Cecelia turning six means a milestone looms large in my near future. My father moved out of our house when I was that age. I can’t remember exactly when it happened without asking my mother, but I seem to recall it happening during the late spring. This would have made me about six years and two or three months old — about the same age Cecelia is right now.
I’ll wait until she turns seven to declare it, but soon Cecelia will know life with a father longer than I had. To me, that’s a big deal.
My father died about two and a half years ago, and I’ve attempted more than once to write about how that impacted me. I’d start, but then stop because the words that came out only sounded too self-piteous, and I do not seek any sympathy for how I feel. I’ve only wanted to describe my life without a father, and how I’ve made it my primary purpose in life to give someone in this family the experience of growing up with one.
I hardly knew my father. He didn’t make it easy to know him. He spoke little, and when he did, he had little to say. I wouldn’t describe him as cruel or abusive. My mother rarely spoke ill of him, and if she expressed any opinion of the man, she’d talk about his inability to save money and his infuriating propensity to make decisions without her. He died leaving behind some tremendous debts for his wife to settle.
But to me, I came to regard my father as a distant character. As a small child, I didn’t know better. He was my dad, and to a little boy, dad can do no wrong — even when he walks out of your life, and yes, even when he tells you he doesn’t want anymore weekend visits despite living less than 30 miles away.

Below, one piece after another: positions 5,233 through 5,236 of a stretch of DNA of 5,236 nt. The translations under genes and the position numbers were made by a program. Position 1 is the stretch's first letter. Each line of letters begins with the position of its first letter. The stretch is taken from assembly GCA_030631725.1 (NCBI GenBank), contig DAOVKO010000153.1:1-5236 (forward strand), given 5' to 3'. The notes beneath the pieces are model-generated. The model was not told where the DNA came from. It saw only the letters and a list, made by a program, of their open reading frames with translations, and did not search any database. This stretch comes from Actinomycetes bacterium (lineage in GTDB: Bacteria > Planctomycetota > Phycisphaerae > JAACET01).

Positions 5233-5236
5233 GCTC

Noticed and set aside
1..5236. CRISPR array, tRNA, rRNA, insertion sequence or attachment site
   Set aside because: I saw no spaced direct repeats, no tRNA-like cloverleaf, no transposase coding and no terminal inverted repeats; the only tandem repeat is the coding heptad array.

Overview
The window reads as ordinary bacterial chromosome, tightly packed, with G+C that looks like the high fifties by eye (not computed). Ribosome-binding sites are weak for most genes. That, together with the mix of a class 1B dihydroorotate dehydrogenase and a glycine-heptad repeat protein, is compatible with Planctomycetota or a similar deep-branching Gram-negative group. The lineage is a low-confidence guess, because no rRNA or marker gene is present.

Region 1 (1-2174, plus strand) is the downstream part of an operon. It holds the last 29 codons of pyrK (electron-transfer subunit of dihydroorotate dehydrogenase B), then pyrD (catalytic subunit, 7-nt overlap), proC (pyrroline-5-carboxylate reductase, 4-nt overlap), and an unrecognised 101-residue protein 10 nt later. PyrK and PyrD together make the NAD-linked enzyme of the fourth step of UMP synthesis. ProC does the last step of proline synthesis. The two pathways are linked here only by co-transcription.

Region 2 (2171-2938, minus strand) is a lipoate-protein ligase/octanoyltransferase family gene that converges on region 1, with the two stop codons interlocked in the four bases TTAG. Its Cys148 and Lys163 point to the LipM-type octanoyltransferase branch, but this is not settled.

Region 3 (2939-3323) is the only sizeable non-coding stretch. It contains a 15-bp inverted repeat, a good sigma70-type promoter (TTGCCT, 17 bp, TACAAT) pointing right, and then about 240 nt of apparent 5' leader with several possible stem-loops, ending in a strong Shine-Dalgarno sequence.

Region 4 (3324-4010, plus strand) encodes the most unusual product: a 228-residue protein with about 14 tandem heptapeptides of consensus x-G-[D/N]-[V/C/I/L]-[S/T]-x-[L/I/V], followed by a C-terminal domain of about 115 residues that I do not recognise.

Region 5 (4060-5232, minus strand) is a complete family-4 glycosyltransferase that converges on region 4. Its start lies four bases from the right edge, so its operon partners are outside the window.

I didn’t see my father between the ages of eight and fourteen — only the most tumultuous periods of a young person’s life. Coming out on the other end of that, I came to see my father as just some guy. He displayed no particular interest in my life at that time. He only wanted to see his new granddaughter. My sisters and I, in a sense, just went along for the ride, although by the time I turned 23, I bailed on this exercise in futility before my sisters did.
If I had to guess, I’d say that my father suffered from depression. Having some experience with that myself, I saw the symptoms. I have to think my father, given his string of business failures, his series of jobs with many different companies, and his apparent inability to finish projects he started shows me he had a difficulties accepting his lot in life. I get that. I’ve walked in those shoes.
But would I ever use that as an excuse to leave behind the children I brought into this world? I feel a shiver run down my spine when I think of a life without her. I don’t even want to consider that as a possibility. I damn near turned into a blubbering fool while watching the scene in “Tangled” where the King realized he’d have to celebrate his missing daughter’s 18th birthday.
No, I’ll never know what demon possessed my father, compelling him to leave us behind. Hardly a day goes by when I don’t wonder how different I might have turned out had he chosen to stick around, and show even a modicum of interest in me. My mother did the best she could, but no woman can truly replace a good father figure.
Like it or not, Cecelia, I’m here for the long haul. I promise, however, to do everything in my power to keep you safe, warm, and happy. It’s the least any father can do.